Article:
An enterprise piece by the AP today claims that the Clean Energy Jobs Act, which voters approved handily back in 2012, has only produced one-tenth of the jobs it promised to create.
On top of that news, the state hasn’t been keeping track of how much work has been done or how much energy has been saved. The ballot measure backed by billionaire investor Tom Steyer raised taxes on corporations and claimed it would generate clean energy jobs by funding energy-efficiency projects in schools.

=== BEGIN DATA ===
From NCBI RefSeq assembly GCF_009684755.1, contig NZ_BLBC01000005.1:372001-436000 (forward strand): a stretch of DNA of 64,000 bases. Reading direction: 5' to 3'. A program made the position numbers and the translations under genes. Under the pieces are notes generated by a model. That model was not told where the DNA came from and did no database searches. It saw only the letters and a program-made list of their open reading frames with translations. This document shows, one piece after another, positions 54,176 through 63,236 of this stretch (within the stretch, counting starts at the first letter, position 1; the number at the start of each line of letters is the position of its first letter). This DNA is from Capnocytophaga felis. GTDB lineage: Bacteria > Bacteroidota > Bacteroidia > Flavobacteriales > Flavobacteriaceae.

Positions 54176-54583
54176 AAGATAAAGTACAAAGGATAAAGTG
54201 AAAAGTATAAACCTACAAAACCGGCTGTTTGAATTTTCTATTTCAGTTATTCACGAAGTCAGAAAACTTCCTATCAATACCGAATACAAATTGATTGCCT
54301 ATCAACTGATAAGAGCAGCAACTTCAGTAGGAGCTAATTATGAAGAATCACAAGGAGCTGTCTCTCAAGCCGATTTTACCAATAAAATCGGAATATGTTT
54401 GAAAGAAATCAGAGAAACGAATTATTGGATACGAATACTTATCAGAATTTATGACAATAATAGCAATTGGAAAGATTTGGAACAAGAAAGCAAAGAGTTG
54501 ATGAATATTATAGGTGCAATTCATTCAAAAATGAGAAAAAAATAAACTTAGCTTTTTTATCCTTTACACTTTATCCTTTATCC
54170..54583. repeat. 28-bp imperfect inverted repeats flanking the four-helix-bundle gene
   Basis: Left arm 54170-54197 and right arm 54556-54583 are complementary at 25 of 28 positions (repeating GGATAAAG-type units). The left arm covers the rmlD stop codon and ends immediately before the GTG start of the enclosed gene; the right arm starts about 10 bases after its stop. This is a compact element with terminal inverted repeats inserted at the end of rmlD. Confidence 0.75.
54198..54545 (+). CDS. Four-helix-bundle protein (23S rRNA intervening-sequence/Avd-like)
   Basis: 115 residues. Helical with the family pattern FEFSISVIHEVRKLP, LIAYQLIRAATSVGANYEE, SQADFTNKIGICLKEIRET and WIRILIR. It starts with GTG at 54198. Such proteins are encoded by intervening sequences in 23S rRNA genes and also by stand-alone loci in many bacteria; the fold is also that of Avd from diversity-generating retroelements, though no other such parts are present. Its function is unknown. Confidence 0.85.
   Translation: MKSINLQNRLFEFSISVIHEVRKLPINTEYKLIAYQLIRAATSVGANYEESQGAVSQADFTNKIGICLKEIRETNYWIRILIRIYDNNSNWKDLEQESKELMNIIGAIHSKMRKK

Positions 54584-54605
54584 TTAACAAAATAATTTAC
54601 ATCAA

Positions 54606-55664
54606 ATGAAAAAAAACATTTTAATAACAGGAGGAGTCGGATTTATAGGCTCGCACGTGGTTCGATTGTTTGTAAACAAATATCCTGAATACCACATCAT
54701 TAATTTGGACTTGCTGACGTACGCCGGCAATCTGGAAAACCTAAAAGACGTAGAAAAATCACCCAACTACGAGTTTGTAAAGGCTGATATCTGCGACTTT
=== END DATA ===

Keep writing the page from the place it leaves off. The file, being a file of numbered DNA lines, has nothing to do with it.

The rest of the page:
Supports of the prop claim it’s far too early to attempt to measure its success. They point out that it went into effect while the state was still climbing out of a recession and that the funds have only been flowing to schools for 13 months and many schools are still in the planning stages of bigger projects that will create more jobs and more energy savings.